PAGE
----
Daily digest – Thinking outside the park
What you need to know to navigate today’s most critical debates.
A Raid on the First Amendment: New York’s Assault on Press Freedom (The Nation)
John Nichols writes that while Mayor Bloomberg was reinterpreting the right to free speech, he decided to do away with the free press too. Luckily, worshiping the 1% is still not technically an established state religion.
Beyond Seizing Parks, New Paths to Influence (NYT)
By cracking down on protesters, mayors around the country may be inadvertently reinvigorating the movement and reminding participants that they’re trying to occupy a space in the national dialogue rather than a two-block strip of cold cement.
Why We Need Occupy Wall Street (TAP)
Harold Meyerson notes that in just two months, the Occupy movement has already caused a five-fold increase in media discussion of inequality. If this keeps up, elected officials might not even be able to keep pretending they haven’t noticed.
Bank Excuses on Foreclosure Growing Stale (NYT)
Judges seem to be getting tired of listening to banks’ lawyers lie about how a dog ate their foreclosure paperwork. Meanwhile, AGs like Eric Schneiderman insist that knowing what banks did is kind of important to figuring out whether it was illegal.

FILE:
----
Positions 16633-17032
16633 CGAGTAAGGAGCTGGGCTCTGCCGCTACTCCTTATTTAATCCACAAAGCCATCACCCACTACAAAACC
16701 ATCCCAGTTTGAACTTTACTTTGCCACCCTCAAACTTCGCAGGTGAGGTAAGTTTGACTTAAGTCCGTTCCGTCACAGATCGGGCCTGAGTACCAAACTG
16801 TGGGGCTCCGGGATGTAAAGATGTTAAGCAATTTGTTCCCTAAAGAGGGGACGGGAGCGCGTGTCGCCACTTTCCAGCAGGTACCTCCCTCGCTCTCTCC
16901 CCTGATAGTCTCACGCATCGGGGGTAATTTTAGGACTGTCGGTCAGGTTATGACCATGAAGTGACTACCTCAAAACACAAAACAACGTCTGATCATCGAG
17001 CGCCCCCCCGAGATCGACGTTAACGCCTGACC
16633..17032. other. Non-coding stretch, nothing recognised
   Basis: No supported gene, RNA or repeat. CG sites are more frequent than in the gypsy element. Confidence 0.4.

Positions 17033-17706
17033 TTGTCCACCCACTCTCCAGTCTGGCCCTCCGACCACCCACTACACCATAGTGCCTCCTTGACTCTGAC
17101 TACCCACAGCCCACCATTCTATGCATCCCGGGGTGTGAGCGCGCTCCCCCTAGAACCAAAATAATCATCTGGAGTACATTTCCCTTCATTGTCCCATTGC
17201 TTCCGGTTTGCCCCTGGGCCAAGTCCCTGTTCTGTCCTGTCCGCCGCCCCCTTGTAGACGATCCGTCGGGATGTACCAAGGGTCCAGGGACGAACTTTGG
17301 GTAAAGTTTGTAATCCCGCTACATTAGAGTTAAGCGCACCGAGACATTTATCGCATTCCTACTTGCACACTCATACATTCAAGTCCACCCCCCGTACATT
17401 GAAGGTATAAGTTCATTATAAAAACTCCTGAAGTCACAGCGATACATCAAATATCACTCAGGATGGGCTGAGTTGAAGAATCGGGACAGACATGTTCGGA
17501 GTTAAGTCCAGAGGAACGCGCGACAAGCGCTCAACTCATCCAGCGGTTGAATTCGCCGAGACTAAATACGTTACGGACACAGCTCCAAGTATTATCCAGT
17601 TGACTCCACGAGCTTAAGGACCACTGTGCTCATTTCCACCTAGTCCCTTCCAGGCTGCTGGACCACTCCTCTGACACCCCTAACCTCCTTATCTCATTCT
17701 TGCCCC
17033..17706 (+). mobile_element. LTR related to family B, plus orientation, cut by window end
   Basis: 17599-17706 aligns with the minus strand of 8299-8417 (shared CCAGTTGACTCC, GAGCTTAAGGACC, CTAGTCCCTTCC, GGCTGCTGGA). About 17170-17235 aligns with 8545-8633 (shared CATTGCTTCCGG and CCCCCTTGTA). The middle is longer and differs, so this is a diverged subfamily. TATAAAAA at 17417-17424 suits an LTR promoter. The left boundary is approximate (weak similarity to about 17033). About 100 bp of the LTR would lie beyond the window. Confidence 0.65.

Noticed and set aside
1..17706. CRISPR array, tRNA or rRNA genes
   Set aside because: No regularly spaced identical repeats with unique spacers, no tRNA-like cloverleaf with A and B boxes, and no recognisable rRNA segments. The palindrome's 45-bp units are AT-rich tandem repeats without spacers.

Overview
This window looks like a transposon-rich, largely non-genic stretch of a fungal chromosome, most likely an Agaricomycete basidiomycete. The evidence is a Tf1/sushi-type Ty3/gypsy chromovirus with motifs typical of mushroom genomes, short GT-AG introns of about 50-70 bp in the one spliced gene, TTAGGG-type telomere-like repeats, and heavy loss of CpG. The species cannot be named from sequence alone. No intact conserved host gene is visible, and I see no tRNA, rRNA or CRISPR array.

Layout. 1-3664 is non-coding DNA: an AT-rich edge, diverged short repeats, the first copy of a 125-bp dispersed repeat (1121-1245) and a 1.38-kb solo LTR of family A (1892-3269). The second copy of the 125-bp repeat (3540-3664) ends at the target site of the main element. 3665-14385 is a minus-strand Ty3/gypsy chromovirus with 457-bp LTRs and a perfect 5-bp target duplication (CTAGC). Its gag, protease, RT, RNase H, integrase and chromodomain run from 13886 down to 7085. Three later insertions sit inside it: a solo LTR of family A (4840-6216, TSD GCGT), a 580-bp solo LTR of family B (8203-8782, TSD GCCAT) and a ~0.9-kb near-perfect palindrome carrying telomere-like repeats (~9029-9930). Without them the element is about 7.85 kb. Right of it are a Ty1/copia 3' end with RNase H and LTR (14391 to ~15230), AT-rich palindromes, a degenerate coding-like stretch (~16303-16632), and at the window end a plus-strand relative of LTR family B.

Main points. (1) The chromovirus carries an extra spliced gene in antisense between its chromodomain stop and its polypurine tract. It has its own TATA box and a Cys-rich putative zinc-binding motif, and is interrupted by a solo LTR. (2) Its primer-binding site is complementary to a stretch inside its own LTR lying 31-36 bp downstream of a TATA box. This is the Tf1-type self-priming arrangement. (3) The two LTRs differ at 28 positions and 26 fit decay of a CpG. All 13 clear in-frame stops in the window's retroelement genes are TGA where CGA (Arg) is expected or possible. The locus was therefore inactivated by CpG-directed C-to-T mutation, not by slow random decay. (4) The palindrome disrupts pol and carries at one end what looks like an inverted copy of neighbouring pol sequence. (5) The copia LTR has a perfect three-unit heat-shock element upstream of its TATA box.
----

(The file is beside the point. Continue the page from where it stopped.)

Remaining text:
F.H.A. Audit Sees Possible Bailout Need (NYT)
The Federal Housing Administration, which provides insurance to private lenders in case of homeowner default, is having some funding problems due to the fact that homeowner default is currently the centerpiece of U.S. housing policy.
Krugman vs Summers: The debate (Reuters)
Felix Salmon scores the Munk Debate between Paul Krugman and Larry Summers, with Krugman arguing America is headed for a lost decade of stagnation and gridlock and Summers trying to keep the audience from downing a fistful of antidepressants.
All the supercommittee proposals (and counterproposals) in one post(WaPo)
While the Super Committee’s negotiations are naturally shaping up to be a resounding failure, Suzy Khimm provides a helpful rundown of the Democratic and Republican proposals that are competing to fail the hardest.
The Balanced Budget Amendment Delusion (NYT)
Bruce Bartlett weighs in on the GOP’s quixotic effort to rewrite the Constitution in service of an idea they don’t really believe while tying hard spending caps to an undefined and constantly evolving economic measure. Just another day in Congress.
How Income Inequality Undermines Social Security’s Finances (CAF)
Daniel Marans notes that the taxable maximum for Social Security was always meant to rise with national income, but policymakers assumed huge income spikes would be broadly distributed instead of being hoarded by elites for cigar-lighting purposes.
Middle-Class Areas Shrink as Income Gap Grows, New Report Finds (NYT)
Rising inequality has left more Americans living in neighborhoods that are starkly divided along economic lines, severely restricting the territory that the 1% can pass through without having to remind their chauffeurs to lock the car doors.
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